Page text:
Area 51 is part of modern UFO mythology but AREA 51 (2015) doesn’t do it justice (it doesn’t do anything justice). A clunker of a found-footage film in which a quartet of young adults decide to sneak into the legendary government base. First, however, they spend a half-hour or more partying and joshing around, then they have to prep for the caper, then finally we get into Area 51, wandering around and gasping at the Amazing Alien Artifact before Bad Things Happen (as with a lot of found-footage films, it’s unclear what. Even as a talking lamp, this was a waste of time. “It’s in the Bible, it’s Ezekiel — the chariots in the sky.”
THE GIANT CLAW (1957) isn’t a good movie but it’s a lot memorable, if only because the monster — an extraterrestrial giant bird protected from attack by an anti-matter force-field — is one of the worst ever, resembling the kaiju Rodan as re-imagined by Jim Henson. And the best name they can offer for it is the uninspiring “the bird.”Otherwise the movie is a standard 1950s monster yarn — bird attacks, proves invulnerable, but eventually Jeff Morrow and Mara Corday figure it out. It would be merely mediocre, but that bird makes it something more. “What you’re saying in essence is black is white and two plus two makes six.”
X-MEN: Dark Phoenix (2019) follows up on X-Men: Apocalypse by showing that in the current timeline (resulting from the time shifts in Days of Future Past) the X-Men are admired heroes and Charles is a celebrity. Mystique suggests that’s biasing his judgment in sending the team out on increasingly risky missions. Sure enough, a dangerous space mission results in Jean coming home with a cosmic hitchhiker and becoming much, much more powerful; this in turn attracts the alien D’Bari, who want to convince her to destroy humanity so they can colonize the Earth. This is more fun than the preceding film and overall it’s at least as good as Last Stand (the previous attempt to adapt the Dark Phoenix story), but at the same time it’s nowhere near A-list; the D’Bari are generic and Jessica Chastain is colorless as their leader. “It’s so much easier to under stand your language when you’re not screaming.”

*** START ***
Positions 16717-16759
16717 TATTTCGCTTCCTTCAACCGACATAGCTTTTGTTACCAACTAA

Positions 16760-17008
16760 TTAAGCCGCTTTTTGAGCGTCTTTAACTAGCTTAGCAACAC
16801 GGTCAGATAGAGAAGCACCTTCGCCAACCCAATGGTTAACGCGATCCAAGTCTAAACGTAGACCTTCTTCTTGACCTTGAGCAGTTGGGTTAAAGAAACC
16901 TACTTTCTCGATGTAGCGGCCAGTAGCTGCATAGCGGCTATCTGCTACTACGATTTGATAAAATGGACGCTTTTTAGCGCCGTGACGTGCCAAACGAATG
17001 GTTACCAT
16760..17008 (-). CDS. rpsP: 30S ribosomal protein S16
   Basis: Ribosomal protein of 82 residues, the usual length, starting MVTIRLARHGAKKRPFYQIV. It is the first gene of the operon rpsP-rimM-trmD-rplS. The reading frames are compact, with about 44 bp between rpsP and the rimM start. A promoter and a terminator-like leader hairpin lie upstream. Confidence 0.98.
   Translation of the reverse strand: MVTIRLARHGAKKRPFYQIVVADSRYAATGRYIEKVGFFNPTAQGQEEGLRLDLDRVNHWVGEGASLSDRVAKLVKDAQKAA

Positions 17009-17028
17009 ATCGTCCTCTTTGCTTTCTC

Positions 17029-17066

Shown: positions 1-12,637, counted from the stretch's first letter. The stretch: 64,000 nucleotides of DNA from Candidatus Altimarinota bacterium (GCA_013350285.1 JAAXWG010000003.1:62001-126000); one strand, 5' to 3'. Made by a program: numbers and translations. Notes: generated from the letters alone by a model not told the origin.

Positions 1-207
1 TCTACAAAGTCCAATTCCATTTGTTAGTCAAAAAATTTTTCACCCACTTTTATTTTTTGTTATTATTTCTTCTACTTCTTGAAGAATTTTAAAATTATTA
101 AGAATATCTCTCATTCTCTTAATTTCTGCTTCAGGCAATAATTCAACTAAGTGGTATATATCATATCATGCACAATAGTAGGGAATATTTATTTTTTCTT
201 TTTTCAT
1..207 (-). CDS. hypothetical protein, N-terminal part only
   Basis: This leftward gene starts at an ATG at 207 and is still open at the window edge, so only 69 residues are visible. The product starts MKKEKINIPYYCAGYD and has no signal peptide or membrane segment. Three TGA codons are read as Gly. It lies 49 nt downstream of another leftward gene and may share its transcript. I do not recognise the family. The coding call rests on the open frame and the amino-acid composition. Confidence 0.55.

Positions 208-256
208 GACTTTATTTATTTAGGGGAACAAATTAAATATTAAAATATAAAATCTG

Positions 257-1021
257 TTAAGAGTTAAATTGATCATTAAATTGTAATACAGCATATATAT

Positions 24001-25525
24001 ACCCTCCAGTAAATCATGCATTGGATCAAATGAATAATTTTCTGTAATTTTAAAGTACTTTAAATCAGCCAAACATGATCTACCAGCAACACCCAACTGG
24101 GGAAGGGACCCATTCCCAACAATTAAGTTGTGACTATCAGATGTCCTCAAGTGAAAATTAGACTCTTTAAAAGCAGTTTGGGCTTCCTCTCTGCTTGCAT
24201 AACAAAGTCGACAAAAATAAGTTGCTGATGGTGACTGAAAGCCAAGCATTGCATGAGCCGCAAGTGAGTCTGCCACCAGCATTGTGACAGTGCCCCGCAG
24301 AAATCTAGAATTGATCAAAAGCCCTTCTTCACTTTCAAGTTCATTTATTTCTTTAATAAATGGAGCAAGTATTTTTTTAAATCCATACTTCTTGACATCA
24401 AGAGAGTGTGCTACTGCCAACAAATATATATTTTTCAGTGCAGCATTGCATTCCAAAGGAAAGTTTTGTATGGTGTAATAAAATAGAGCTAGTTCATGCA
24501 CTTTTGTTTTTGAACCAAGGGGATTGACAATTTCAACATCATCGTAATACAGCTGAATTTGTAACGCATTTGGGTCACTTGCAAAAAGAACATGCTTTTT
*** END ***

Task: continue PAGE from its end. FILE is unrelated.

Knowing Ray Harryhausen was a huge King Kong fan (as am I) I can’t help seeing his 20 MILLION MILES TO EARTH (1957) as a riff on the classic. Once again, humans (Paul Hopper) voyage into the unknown (Venus) to bring back an amazing beast (known as the Ymir backstage, just “the creature” in the film). It ends up shackled for human’s benefit (studying may show how to survive in the caustic Venusian atmosphere), breaks out and winds up in a showdown on top of a famous landmark (the Coliseum) before being brought down. It does not, however, carry female lead Joan Taylor with it.
As Bill Warren says in Keep Watching the Skies, this shows where Harryhausen falls short of Kong creators Meriam C. Cooper and Willis O’Brien: where they created something epic and classic, Harryhausen just made a monster movie. However Warren’s unfair to argue Ymir is just mindlessly destructive: like Kong he’s more sinned against than sinning (when confronted with a flock of sheep he doesn’t attack them because they’re not attacking him). And it’s quite a monster movie — a great creature, a rampage through Rome, Ymir battling an elephant — as Warren admits, whatever Harryhausen’s limits, there’s a reason his work is loved by millions. Definitely this week’s best. “That candle has burned down until it’s almost out.”
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